Freedman’s skilled readings of Perdido Street Station and The Scar set up his discussion of the trilogy’s final novel, Iron Council. Whereas the previous novels fell short of genuine political revolution, Iron Council provides Miéville’s most complete image of anti-capitalist uprising. In this chapter, Freedman truly shines as a critic as he skillfully connects the narrative to real-world socialist and anti-capitalist movements while simultaneously locating the novel within the conditions of late capitalism. In Freedman’s reading, Miéville uses speculative figures that preserve the possibilities of utopian revolution in a world increasingly hostile to socialist resistance. As he writes:
The setting of this revolutionary novel in a fantastic world implicitly recognizes, in its generic structure, the unavailability of socialist revolution in the immediate empirical world; and the use, in Iron Council, of magical devices […] as a series of utopian signs — or figures, or placeholders — for social forces whose precise nature cannot yet be identified but which must in some way be posited if the ultimate ideal of revolutionary social justice is to be maintained. The basic project of Iron Council, in other words, is to keep hope alive, to insist upon the horizon of socialist revolution even in the current absence of entirely specific particulars that could define the latter.
According to Freedman, Miéville’s novels provide fantastical figures that hold open the possibilities of anti-capitalist resistance. For example, by concluding with the image of a “frozen train” headed back to the city of New Crobuzon, Iron Council’s ending preserves the utopian impulse that narrative resolution typically forecloses. By refusing to follow the common fantasy trope of returning the fictive world to its “original,” pure state — by concluding the novel before the revolution has taken place — Miéville draws attention to the real-world social and political resistance necessary to bring a utopian world into existence.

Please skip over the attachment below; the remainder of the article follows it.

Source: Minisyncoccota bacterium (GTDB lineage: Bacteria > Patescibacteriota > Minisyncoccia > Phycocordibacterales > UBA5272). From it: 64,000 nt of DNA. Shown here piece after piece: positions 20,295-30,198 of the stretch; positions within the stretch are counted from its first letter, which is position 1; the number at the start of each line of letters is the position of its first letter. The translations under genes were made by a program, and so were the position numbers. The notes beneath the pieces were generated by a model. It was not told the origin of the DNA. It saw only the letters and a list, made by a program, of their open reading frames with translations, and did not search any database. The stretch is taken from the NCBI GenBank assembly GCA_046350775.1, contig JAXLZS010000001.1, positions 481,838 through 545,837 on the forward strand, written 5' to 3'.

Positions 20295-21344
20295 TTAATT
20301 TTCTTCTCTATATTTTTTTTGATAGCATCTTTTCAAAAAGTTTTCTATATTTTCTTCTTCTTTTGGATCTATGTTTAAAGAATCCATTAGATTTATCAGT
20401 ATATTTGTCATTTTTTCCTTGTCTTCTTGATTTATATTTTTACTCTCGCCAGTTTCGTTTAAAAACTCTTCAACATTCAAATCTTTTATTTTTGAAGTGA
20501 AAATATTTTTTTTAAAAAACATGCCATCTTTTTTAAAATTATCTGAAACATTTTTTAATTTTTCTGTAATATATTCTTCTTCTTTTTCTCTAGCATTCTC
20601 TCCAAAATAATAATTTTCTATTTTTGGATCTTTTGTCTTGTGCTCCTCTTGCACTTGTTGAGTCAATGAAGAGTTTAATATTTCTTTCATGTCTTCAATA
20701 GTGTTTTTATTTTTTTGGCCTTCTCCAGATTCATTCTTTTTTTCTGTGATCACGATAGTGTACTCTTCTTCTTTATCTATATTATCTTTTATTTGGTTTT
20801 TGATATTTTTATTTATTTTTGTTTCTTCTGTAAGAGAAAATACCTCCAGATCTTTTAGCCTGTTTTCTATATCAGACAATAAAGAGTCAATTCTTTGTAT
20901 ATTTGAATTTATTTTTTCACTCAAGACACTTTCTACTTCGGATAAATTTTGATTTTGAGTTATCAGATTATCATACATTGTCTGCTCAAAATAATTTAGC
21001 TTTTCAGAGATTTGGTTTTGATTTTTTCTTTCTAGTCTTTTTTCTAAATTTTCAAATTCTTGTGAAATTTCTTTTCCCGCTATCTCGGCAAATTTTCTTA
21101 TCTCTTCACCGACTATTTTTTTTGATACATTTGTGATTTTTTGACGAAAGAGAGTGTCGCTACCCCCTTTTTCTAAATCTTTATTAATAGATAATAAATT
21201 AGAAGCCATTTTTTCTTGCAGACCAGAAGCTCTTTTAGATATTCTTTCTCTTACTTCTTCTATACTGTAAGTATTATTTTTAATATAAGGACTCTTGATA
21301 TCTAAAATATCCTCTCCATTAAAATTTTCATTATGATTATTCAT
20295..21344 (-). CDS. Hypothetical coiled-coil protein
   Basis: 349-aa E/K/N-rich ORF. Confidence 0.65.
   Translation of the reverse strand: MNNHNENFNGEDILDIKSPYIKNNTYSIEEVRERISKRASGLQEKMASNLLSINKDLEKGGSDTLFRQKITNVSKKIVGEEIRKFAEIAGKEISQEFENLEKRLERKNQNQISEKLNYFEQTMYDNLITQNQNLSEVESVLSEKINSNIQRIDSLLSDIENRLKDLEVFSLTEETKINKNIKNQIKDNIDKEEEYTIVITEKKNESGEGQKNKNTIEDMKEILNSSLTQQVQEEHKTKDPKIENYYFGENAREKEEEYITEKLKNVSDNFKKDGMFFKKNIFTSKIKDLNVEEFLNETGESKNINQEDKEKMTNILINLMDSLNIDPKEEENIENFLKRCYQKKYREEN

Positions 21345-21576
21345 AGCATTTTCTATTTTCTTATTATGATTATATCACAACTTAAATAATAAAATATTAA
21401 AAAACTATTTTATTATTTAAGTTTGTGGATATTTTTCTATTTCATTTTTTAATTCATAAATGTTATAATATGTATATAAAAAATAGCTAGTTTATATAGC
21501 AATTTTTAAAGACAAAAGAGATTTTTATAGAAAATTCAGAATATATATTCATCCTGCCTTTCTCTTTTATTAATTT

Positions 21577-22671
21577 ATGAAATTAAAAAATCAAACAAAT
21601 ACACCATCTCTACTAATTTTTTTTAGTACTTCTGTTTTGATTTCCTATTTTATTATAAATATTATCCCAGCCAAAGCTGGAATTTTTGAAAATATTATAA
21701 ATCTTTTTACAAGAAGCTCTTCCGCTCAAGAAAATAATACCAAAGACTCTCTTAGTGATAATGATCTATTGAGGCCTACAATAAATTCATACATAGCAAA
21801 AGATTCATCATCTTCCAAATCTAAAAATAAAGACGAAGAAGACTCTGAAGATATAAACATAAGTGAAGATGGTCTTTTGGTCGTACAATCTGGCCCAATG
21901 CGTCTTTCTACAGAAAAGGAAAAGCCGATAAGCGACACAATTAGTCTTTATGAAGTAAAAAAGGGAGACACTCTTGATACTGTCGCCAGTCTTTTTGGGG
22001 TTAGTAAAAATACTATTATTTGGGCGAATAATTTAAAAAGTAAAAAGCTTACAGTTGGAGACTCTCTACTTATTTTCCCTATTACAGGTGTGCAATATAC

Freedman continues his analysis through discussions of nationalism and ideology in The City & the City and language in Embassytown. In the final chapter, Freedman develops a theoretical approach to Miéville’s fiction that links it to Darko Suvin’s categorization of science fiction as a genre of “cognitive estrangement.” The chapter reviews Suvin’s criticisms of fantasy as a reactionary genre, then highlights how Miéville undermines fantasy’s regressive tendencies by constructing fantastical worlds that explore social and political reality. According to Freedman, literature provides knowledge of the “lived experience” of everyday existence by offering images that help to understand what it is like to live within a specific time and place. By using signs and placeholders that mirror real-world situations, Miéville’s novels provide allegorical and speculative figures that illuminate the felt realities of late capitalism. What distinguishes Miéville from writers such as Tolkien is that Miéville “incorporates so many of the forces — from the most public forms of imperialist violence to the most ‘private’ of sexual desires — that drive actual history.” Rather than nostalgically receding from reality like Tolkien, Miéville’s fantastical figurations establish historical concreteness by identifying the social and political structures that shape our experiences of life under late capital.